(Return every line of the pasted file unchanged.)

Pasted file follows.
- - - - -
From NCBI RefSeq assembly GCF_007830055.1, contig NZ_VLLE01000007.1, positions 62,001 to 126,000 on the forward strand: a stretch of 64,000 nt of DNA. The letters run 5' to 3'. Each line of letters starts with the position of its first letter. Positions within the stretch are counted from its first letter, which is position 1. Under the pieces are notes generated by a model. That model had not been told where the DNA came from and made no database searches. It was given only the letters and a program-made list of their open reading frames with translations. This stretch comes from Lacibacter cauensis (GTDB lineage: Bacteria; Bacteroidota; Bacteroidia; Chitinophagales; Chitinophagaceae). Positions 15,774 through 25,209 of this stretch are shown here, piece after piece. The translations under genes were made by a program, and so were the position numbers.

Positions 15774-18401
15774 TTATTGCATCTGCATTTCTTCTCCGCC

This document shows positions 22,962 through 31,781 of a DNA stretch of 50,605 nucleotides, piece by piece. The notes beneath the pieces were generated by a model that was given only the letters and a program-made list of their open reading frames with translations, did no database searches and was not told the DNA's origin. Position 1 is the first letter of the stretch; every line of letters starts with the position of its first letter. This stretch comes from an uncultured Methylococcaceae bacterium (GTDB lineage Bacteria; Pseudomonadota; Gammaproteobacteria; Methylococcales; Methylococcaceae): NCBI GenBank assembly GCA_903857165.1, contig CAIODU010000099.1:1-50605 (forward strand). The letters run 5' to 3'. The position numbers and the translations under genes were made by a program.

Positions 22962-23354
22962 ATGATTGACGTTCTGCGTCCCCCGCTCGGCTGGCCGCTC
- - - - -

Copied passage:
From NCBI RefSeq assembly GCF_007830055.1, contig NZ_VLLE01000007.1, positions 62,001 to 126,000 on the forward strand: a stretch of 64,000 nt of DNA. The letters run 5' to 3'. Each line of letters starts with the position of its first letter. Positions within the stretch are counted from its first letter, which is position 1. Under the pieces are notes generated by a model. That model had not been told where the DNA came from and made no database searches. It was given only the letters and a program-made list of their open reading frames with translations. This stretch comes from Lacibacter cauensis (GTDB lineage: Bacteria; Bacteroidota; Bacteroidia; Chitinophagales; Chitinophagaceae). Positions 15,774 through 25,209 of this stretch are shown here, piece after piece. The translations under genes were made by a program, and so were the position numbers.

Positions 15774-18401
15774 TTATTGCATCTGCATTTCTTCTCCGCC

This document shows positions 22,962 through 31,781 of a DNA stretch of 50,605 nucleotides, piece by piece. The notes beneath the pieces were generated by a model that was given only the letters and a program-made list of their open reading frames with translations, did no database searches and was not told the DNA's origin. Position 1 is the first letter of the stretch; every line of letters starts with the position of its first letter. This stretch comes from an uncultured Methylococcaceae bacterium (GTDB lineage Bacteria; Pseudomonadota; Gammaproteobacteria; Methylococcales; Methylococcaceae): NCBI GenBank assembly GCA_903857165.1, contig CAIODU010000099.1:1-50605 (forward strand). The letters run 5' to 3'. The position numbers and the translations under genes were made by a program.

Positions 22962-23354
22962 ATGATTGACGTTCTGCGTCCCCCGCTCGGCTGGCCGCTC